Sports Teams Connect with Fans Through Secondary Logos

The Atlanta Hawks call him Pac-Man. Yes, him. That is how much this secondary logo means to the NBA team and its chief creative officer and senior vice president of marketing Peter Sorckoff. They refer to the logo as an actual entity.


“Pac-Man” — Atlanta Hawks secondary logo

It proves fitting, however, since the Hawks spent 12 months and had over 1.7 million online conversations about their brand to determine what fans felt about their team. What they found? Fans loved the nostalgic days of the team’s past success, past stars (Dominique Wilkins, for example) and tied the team’s brand identity at the time to that love.

“Frankly, fans had romanticized this era,” Sorckoff tells HOW. “There was a mark that very clearly represented that era. There seemed to be a real strength in that and yearning to revisit that time in franchise history. There was so much strength there, the emphasis was how to build more emotional connectedness with the fan base.”

Pac-Man returned. And he’s well loved.

That often represents the case with a secondary logo in sports, a mark that gives franchises the opportunity to tie to nostalgia, grab a more simplistic part of an identity or play with trend-setting looks.

“They came about as a simpler mark that would look good on the court, merchandise, website and doesn’t have to tell the whole story,” Tom O’Grady, founder of the NBA’s creative services in 1990 and now a designer based in Chicago, tells HOW.

In sports, the primary logo has a tendency to get a bit heavy handed. With the need to convey a city, a nickname and a sport all in one mark, there’s room to extend the brand identity with something that has more iconic power with a second logo. A logo that has a simple life.

Todd Radom, a New York based logo designer who has created marks and identities for everything from professional teams to Super Bowls, tells HOW he likens having a secondary logo as a piece of a Swiss Army knife. “The primary logo is the knife part,” he says. “The secondary logo is that really cool screwdriver or corkscrew. It helps make a brand a brand. A single logo can not do that.”

Teams will often—as the Hawks did—reach back into their visual past to tweak a mark that connects to a fan base, Radom says. Other times, though, the secondary logo is simply a clearer way to tell a story. In baseball you might see this as an interlocking letters signifying a city name, a logo that became a de facto secondary. Secondary logos don’t tell as rich a story, but the simple application makes them in vogue for fans. Plus, they still have stories surrounding them—both Radom and O’Grady complimented the Knicks’ subway token secondary as an example.


Knicks’ subway token

O’Grady says the rise of secondary logos started in sports around the time he helped introduce them in the early 1990s. Following a licensing explosion of sports as fashion, sports logos went from the owner’s daughter drawing concepts to professionals designing brands.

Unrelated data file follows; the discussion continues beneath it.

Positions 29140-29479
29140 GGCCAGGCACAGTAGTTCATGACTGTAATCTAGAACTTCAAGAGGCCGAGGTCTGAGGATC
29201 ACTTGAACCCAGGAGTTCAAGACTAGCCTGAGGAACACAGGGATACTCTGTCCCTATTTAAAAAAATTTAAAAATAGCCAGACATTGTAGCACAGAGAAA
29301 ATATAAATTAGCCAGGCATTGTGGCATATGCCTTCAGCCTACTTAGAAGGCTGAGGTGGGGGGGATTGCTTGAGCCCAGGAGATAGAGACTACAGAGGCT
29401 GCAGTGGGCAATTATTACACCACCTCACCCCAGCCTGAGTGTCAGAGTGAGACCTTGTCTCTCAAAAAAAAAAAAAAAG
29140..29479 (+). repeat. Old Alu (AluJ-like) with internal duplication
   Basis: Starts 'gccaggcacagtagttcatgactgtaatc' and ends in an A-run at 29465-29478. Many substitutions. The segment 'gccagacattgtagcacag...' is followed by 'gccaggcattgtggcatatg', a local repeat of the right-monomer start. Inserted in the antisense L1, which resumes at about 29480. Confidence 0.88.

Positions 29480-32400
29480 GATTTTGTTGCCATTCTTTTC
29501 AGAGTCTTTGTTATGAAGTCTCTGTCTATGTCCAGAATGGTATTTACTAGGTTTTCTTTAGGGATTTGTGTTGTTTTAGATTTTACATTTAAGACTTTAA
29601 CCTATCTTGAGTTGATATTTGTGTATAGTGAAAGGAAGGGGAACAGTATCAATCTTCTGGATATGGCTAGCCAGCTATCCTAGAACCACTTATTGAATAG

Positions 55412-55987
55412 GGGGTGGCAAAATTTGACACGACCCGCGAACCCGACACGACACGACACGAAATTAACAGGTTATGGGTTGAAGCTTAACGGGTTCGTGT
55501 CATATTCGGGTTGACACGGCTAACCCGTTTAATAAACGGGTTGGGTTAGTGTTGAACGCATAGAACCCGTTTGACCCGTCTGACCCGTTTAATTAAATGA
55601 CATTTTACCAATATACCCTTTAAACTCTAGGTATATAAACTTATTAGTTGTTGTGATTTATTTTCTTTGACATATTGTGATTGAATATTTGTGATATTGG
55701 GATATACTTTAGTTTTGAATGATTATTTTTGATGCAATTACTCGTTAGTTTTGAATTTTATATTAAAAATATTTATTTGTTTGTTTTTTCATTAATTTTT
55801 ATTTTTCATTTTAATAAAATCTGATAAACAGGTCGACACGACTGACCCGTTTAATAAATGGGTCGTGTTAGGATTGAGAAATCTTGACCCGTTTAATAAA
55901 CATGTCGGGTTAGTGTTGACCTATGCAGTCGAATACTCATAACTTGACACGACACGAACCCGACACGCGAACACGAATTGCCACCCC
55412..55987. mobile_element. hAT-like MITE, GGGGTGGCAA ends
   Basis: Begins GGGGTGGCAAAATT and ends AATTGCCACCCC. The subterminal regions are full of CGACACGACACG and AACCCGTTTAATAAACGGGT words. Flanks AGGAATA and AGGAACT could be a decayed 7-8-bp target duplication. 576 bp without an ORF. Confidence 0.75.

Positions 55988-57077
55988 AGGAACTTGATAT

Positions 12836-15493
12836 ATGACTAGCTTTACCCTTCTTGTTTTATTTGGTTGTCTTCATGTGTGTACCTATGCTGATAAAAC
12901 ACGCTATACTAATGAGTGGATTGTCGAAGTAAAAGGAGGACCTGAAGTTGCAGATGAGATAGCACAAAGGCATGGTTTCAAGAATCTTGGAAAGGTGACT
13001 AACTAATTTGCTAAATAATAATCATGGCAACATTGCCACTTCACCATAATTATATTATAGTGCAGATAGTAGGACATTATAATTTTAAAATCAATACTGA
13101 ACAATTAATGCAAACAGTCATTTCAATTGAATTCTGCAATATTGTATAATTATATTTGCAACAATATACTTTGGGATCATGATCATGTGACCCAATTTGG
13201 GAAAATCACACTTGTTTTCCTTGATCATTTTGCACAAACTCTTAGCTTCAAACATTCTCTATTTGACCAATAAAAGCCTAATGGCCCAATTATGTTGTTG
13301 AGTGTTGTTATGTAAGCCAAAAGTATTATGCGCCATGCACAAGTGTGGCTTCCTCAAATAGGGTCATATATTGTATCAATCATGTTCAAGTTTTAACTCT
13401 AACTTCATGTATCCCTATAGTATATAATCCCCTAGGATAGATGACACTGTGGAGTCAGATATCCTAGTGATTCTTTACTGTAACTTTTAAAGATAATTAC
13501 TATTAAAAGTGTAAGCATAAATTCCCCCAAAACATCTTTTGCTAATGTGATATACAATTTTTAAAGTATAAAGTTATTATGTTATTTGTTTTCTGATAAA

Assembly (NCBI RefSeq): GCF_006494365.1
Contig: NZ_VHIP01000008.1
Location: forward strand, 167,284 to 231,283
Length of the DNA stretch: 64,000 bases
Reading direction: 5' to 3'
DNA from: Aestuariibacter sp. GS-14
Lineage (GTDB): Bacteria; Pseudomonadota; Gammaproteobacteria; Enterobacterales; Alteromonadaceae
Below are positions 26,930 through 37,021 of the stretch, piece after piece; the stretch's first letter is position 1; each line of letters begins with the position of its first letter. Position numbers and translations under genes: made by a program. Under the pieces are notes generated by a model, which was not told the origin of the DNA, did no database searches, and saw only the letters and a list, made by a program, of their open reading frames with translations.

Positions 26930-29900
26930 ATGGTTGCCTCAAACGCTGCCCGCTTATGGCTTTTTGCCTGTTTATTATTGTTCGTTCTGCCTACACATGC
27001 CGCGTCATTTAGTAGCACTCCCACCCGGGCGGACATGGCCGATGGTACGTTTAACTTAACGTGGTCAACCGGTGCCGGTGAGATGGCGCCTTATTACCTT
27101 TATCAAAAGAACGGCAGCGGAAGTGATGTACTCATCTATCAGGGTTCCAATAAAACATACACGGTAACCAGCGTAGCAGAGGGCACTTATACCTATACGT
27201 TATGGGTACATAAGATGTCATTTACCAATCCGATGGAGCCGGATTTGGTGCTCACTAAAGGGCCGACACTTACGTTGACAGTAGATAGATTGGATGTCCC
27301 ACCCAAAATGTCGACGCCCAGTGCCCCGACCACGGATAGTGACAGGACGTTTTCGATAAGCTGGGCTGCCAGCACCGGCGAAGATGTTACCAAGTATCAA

In the NBA, O’Grady started using secondary logos to live on a lip of a basketball short, on the floor near the 3-point line. “It supported the primary logo and supported the team brand, but wasn’t so heavy-handed,” he says.

Radom says he looks for secondary marks to be simpler, literally more iconic and primarily derived from the primary mark. O’Grady may not agree it has to derive from the primary, but does agree that it needs to have an iconic graphic and be able to stand on its own.

He points to the NHL for his, using the Blackhawks as an example of a team that uses a crossed tomahawk as a secondary mark, separate from the headdress primary. “This has been the perfect application of a great primary and a secondary mark that really looks nothing like the primary, but fits together as part of the whole package,” he says.


Blackhawks secondary logo

As merchandising started to play a larger role in sports, brands such as Nike, Adidas and Under Armour entered the fray and the craze has caught on.

Teams with history dip back into the way back past. Teams with limited history can still grab a retro-feeling mark. But new teams, they have to find something that fits with a trend or build a sub brand. O’Grady uses the Toronto Raptors as an example. With a running raptor and words as the primary, the team opted for a claw mark as a secondary.


Raptors secondary logo

Sometimes, though, secondary marks become too popular for their own good, becoming more appealing to fans and merchandisers and forcing the primary to take a seat on the bench. Or too many secondary, tertiary or more logos in the knife can lead to marketplace confusion.

There was no confusion, in Atlanta, though. Sorckoff knew what the fans wanted.

“Yeah, honestly, there was a lot of trepidation around it,” he says. “If we screwed it up, we were screwing with something people really, really loved. I can’t even tell you how many variants we went through.”

After some minor tweaks to modernize the 1970s-era logo—the evolved version gives more aggression to the bird—the Hawks have fully embraced the logo, even putting it at center court.

With the popularity of secondary marks, the lower cost of producing and trademarking them and the emotional ties they make with fans, know that tired-looking primary marks have been put on notice. The rise of the secondary logo in sports isn’t slowing any time soon. Just ask the Hawks’ Pac-Man.

Tim Newcomb writes for Sports Illustrated and covers sports for HOW Design. Follow him on Twitter at @tdnewcomb.

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